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review 2020-05-20 22:45
Podcast #184 is up!
The Radio Right: How a Band of Broadcasters Took on the Federal Government and Built the Modern Conservative Movement - Paul Matzko

My latest podcast is up on the New Books Network website! In it, I interview Paul Matzko about his book examining the emergence of right-wing radio in the 1950s and the federal government's response to it. Enjoy!

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review 2020-05-02 22:35
The role of the military in America's history
For the Common Defense: A Military History of the United States from 1607 to 2012 - William B. Feis,Peter Maslowski,Allan R. Millett
I had read the first edition of Allan Millett and Peter Maslowski's book back when I was in college. While I can't remember what my impression was of it back then, I proceeded through the next three decades of my life without feeling the need to revisit it. Recently, however, I had cause to revisit it, and I'm glad I did.
Now in a third edition, Millett and Maslowski have been joined as co-authors by William Feis, a specialist in the Civil War era. For the most part, little changed beyond additional coverage of American military history up to 2014 and the elimination of the very useful bibliography from the first edition (supposedly it was moved online, but the link provided in the book is dead). Yet rereading it I came to appreciate just how excellent of a job they did in covering the military over the centuries of the nation's existence. It's especially impressive considering their scope: while most military histories are happy to confine themselves to accounts of campaigns and commanders, the authors have provided an extraordinarily well-rounded account that addresses policymaking, military-civil relations, and the development of military theory. In this respect their book is not just a military history in terms of an account of America's wars, but of the role of the military throughout the nation's history.
By the time I reached the end of the book, I had a newfound appreciation for the authors' achievement. While not without its flaws — leaving out the bibliography proved a mistake, while the two chapters on the Vietnam War are overdue to be consolidated into a single one — it is an impressive book that remains the single best work for anyone interested in learning about America's military and how it shaped the country it built and defended.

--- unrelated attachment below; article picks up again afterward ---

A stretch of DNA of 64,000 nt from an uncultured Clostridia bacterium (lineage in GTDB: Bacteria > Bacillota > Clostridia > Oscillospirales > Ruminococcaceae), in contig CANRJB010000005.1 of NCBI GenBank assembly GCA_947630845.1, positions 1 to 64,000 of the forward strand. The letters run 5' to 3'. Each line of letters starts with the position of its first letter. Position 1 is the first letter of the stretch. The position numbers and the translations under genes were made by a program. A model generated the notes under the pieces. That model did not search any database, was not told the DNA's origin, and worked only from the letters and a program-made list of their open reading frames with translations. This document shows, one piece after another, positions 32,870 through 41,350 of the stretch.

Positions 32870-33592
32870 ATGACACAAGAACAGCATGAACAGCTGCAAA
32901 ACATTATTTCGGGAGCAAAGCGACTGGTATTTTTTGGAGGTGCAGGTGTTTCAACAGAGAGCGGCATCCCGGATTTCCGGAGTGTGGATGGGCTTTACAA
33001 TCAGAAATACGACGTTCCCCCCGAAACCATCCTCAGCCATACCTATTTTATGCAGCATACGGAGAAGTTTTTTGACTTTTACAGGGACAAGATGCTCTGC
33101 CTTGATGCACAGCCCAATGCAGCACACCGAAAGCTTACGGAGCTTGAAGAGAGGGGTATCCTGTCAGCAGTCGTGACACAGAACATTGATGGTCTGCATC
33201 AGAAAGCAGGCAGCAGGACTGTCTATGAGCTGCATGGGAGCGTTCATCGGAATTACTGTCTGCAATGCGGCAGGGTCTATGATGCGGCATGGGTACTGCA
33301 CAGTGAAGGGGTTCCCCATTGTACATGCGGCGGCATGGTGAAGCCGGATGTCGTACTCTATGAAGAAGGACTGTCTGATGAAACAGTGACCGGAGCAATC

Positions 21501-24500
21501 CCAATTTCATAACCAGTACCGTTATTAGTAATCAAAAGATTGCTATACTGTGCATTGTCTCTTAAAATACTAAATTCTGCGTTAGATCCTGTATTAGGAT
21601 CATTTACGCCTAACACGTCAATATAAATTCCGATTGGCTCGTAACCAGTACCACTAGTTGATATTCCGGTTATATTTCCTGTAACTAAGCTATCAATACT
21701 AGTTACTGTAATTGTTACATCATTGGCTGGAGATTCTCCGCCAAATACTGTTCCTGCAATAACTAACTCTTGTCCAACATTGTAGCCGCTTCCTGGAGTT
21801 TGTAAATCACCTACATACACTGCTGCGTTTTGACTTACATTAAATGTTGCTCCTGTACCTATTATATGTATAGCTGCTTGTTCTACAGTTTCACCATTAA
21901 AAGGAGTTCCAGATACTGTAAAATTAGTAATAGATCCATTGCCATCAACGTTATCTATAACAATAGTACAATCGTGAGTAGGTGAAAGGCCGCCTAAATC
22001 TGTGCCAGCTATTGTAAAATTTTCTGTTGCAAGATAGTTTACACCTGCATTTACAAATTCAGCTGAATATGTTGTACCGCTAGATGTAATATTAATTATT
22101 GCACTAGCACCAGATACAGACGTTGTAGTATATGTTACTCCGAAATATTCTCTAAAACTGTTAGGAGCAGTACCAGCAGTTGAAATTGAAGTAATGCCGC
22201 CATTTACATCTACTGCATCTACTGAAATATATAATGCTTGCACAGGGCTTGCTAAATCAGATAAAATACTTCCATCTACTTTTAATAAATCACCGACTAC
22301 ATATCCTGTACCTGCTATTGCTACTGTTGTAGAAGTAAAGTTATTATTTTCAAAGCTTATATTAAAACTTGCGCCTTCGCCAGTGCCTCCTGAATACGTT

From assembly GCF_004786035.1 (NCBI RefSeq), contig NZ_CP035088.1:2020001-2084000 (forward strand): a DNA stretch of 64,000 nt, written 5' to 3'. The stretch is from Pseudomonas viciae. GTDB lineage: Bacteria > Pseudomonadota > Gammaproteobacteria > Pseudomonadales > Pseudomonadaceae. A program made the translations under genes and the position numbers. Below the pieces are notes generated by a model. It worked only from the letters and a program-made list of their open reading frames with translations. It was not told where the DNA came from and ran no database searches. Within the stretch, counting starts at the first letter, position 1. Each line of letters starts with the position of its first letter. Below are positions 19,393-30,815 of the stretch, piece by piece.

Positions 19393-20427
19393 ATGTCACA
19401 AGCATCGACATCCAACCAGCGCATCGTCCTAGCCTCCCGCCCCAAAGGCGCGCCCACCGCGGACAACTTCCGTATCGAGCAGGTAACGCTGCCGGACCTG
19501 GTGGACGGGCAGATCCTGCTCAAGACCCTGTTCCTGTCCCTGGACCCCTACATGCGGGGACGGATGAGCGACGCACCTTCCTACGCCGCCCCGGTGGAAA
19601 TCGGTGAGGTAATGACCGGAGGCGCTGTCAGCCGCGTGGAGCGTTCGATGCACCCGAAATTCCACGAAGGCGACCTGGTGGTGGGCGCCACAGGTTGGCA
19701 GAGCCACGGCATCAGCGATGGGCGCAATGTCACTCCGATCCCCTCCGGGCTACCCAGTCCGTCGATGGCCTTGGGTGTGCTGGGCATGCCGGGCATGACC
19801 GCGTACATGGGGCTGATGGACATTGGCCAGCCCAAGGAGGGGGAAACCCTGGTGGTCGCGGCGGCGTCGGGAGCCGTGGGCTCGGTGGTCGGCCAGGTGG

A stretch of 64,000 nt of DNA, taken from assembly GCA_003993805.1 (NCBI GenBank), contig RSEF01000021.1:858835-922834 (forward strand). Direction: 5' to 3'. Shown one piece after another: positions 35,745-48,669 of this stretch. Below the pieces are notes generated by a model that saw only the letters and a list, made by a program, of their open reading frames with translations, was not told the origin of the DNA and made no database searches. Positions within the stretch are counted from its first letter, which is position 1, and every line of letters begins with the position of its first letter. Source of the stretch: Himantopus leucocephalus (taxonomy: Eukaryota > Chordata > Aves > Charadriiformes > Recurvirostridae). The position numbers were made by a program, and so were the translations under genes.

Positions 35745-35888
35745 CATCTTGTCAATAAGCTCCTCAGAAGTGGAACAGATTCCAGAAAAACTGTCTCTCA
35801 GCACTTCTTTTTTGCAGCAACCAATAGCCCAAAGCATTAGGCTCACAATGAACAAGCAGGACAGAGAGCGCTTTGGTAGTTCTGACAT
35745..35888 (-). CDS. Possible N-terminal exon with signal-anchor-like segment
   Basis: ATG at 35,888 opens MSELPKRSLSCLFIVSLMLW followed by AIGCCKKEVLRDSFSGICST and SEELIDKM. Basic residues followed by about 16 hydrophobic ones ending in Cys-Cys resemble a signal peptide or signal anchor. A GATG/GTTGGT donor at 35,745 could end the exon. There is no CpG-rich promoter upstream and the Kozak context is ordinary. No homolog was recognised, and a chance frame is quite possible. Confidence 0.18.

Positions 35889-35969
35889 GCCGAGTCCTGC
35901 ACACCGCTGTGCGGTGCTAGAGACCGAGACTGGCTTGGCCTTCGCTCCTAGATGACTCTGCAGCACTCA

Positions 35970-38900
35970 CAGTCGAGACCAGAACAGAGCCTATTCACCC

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review 2020-05-01 22:25
A Pox on Your House
Pox: An American History - Michael Willrich

Title: Pox: An American History

Author: Michael Willrich

Publish Date: March 27, 2012

Publisher: Penguin Books

Format: Paperback

Page Count: 432

Source: My personal copy

Date Read: March 14 - April 24, 2020



This is a meticulously and exhaustingly researched book that was very readable. I'm just a slow reader to begin with and reading this while in the very early stages of the pandemic gave me a very small attention span. 


This book takes the smallpox scourge and investigates it from eight angles, broken into eight chapters: the Beginnings - takes a look at how smallpox developed and moved around the globe; the Mild Type -  how smallpox evolved into two distinct viruses, causing confusion and complancency; the work of CP Wertenbaker in Appliachia and the Deep South to help end the cycle of epidemics; War is Health - basically the US Army goes to war against the Spanish and smallpox; Stable and Laboratory - how vaccine purity needed an overhaul and how to produced enough pure vaccine for a growing empire; Politics - immigrants, working class workers, African American migration to the North and West and the politics surrounding the vaccination compulsion; the Activaccinationists - just like now, full of grifters!; and Speaking Law to Power - a bunch of lawsuits and legalese surrounding smallpox. Add in a prologue and epilogue, and it is a hefty book for only 345 reading pages (the rest is notes and index). The chapters are lonnnnnnggggggggg - 30-40 pages on average, so taking one chapter a weekend still required time to devote to this book. 


I thought the last chapter could have used some content editing, especially as the author gets into the weeds about the legal definitions of words and how those definitions can change a question before the courts. It was bit of a slog. I also think he coddles and enables today's anti-vaxxer in the epilogue - 


"In a broader sense, the history of America's turn-of-the century fight against smallpox cautions us against making reflexive judgments about the innumerable people, the world over, who greet scientific innovation and expert authority with skepticism, resentment, or steadfast resistance...It tells us little about the root causes of ambivalence toward medical science or how to bridge the gap between popular beliefs and the imperatives of preventive medicine." 


Yeah, he went and both sides the whole fucking point of the book with the last two paragraphs of his epilogue. I had to take at a star off for that and the too-long legalese chapter. But I would still recommend this book because Willrich does a commendable job covering smallpox from every corner.